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March 20, 2012

China making a practical Eco-city as a testbed for technology that other cities can adopt

UK Telegraph - the Sino-Singapore Tianjin Eco City, just over an hour from Beijing by train, is not supposed to be a whizzy vision of the future. It is far more practical - a model for how Chinese cities could develop and solve some of the enormous problems facing them: permanent gridlock, a lack of water and ruinous electricity bills.

In Tianjin, the residents will not be expected to make any particular effort to be green. "If they take the bus and sort their rubbish for recycling, they will be making their contribution," said a spokesman for the city.

Their main contribution, in fact, is to be guinea pigs as planners experiment with the city around them. General Motors, for example, is using Tianjin to work out if electric driverless cars can function in a normal traffic system.

Electric Networked Vehicle

The award-winning Chevrolet EN-V, short for Electric Networked-Vehicle, is a two-seat, electric urban mobility concept that maintains the basic principle of personal mobility – freedom.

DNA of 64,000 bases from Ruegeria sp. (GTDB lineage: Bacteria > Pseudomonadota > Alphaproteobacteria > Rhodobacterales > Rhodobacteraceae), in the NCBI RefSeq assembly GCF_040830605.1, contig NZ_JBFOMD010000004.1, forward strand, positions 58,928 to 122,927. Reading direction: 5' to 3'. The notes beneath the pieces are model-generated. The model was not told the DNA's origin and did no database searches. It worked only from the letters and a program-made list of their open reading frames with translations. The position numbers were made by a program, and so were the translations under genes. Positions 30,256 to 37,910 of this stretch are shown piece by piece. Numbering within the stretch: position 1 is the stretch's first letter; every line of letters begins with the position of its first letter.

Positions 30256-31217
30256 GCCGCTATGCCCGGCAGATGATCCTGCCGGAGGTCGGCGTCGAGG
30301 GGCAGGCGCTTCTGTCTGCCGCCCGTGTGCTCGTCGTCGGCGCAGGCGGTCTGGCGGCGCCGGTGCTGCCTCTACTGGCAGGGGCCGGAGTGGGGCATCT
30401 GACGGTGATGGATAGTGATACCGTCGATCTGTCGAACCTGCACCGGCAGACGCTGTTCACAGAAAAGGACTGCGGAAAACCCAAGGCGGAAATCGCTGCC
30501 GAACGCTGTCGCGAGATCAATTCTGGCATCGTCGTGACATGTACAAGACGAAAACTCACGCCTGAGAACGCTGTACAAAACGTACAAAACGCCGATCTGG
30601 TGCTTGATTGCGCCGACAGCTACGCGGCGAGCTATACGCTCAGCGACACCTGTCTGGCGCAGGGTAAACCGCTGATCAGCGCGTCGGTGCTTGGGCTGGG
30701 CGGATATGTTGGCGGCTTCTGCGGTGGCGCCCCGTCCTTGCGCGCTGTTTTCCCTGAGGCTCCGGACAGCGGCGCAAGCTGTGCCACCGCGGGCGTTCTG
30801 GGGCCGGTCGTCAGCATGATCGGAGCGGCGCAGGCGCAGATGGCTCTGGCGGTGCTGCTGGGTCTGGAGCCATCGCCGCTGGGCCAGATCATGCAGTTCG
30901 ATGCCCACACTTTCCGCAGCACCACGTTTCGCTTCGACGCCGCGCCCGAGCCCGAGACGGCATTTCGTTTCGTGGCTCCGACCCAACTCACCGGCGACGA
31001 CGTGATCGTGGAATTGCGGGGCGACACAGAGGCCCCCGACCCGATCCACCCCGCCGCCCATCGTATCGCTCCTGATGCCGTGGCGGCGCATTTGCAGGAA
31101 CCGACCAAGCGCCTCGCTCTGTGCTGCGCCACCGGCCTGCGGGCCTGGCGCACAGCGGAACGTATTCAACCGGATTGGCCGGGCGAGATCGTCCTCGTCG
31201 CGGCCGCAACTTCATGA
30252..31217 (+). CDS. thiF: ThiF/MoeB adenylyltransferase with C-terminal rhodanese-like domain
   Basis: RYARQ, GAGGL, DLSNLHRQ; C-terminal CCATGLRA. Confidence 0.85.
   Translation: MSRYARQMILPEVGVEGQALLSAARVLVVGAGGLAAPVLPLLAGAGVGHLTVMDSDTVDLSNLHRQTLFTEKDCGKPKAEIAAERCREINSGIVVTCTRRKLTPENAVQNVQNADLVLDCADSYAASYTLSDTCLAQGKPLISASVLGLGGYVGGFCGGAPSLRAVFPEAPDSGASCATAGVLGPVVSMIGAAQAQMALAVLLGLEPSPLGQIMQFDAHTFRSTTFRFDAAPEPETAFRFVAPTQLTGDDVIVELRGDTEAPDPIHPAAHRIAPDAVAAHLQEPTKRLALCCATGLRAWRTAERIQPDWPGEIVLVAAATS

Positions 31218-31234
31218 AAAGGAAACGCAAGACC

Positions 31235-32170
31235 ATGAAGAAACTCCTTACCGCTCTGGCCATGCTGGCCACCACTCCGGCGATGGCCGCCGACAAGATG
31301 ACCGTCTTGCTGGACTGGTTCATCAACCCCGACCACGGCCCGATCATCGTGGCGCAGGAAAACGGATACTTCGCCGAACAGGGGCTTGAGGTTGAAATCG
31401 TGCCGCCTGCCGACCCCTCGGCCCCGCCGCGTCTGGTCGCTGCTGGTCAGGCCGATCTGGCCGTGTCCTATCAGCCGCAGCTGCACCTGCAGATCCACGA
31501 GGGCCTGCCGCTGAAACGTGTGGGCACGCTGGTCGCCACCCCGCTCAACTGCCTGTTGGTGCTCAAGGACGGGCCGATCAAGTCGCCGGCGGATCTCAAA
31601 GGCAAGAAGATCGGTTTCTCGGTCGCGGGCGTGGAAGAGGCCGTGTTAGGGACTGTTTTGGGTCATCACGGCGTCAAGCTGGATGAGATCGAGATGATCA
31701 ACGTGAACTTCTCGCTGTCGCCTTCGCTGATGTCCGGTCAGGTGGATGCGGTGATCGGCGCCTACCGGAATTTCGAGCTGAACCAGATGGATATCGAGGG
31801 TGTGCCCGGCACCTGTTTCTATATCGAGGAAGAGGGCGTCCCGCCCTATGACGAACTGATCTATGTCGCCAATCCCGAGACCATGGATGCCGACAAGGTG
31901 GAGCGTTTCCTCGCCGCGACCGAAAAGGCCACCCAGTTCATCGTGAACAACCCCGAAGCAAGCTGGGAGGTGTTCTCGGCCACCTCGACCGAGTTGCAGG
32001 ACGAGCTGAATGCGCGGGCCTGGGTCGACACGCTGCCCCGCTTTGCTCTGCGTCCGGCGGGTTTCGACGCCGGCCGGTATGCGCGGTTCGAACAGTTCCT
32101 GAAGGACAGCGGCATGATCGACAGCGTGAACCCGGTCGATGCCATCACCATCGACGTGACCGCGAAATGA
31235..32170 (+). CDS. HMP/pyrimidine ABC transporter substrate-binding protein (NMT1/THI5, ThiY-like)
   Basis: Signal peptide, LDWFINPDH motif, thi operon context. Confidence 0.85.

One of the stars of the 2010 Shanghai World Expo, EN-V was designed to address environmental issues and help alleviate traffic congestion, parking, safety concerns and energy consumption.

The next-generation Chevrolet EN-V concept will add new features that customers need, such as climate control, personal storage space and all-weather and road condition operation while preserving key elements of the original EN-V, such as the small footprint and maneuverability. It will also retain its battery electric propulsion, connectivity and autonomous driving capabilities.

In April, 2011, GM and the Sino-Singapore Tianjin Eco-City Investment and Development Co. Ltd. (SSTEC) signed a memorandum of understanding to collaborate on integrating the next-generation EN-V into the Tianjin Eco-City from a power, communications and physical infrastructure perspective.

Borroni-Bird said Chevrolet will explore other locations around the world – including the United States – for potential pilot programs.

The EN-V is a zero-emissions vehicle powered by lithium-ion batteries. Recharging from a conventional wall outlet using standard household power allows EN-V to travel at least 40 kilometers on a single charge, an acceptable range for most urban trips.

By combining GPS with vehicle-to-vehicle communications and distance-sensing technologies, the EN-V can be driven manually or autonomously. In autonomous mode, EN-V offers mobility to people who may not otherwise operate a vehicle. By leveraging wireless communications, it allows drivers and occupants to communicate hands-free with friends or business associates while on the go.




Other projects on trial include a low energy lighting system from Philips and rubbish bins that can empty themselves, sucking litter into an underground network, by a Swedish company called Envac.

"We are not sure about that one," said a spokesman. "It requires people not to put the wrong sort of rubbish in the bins, or it could jam the system and prove expensive to maintain."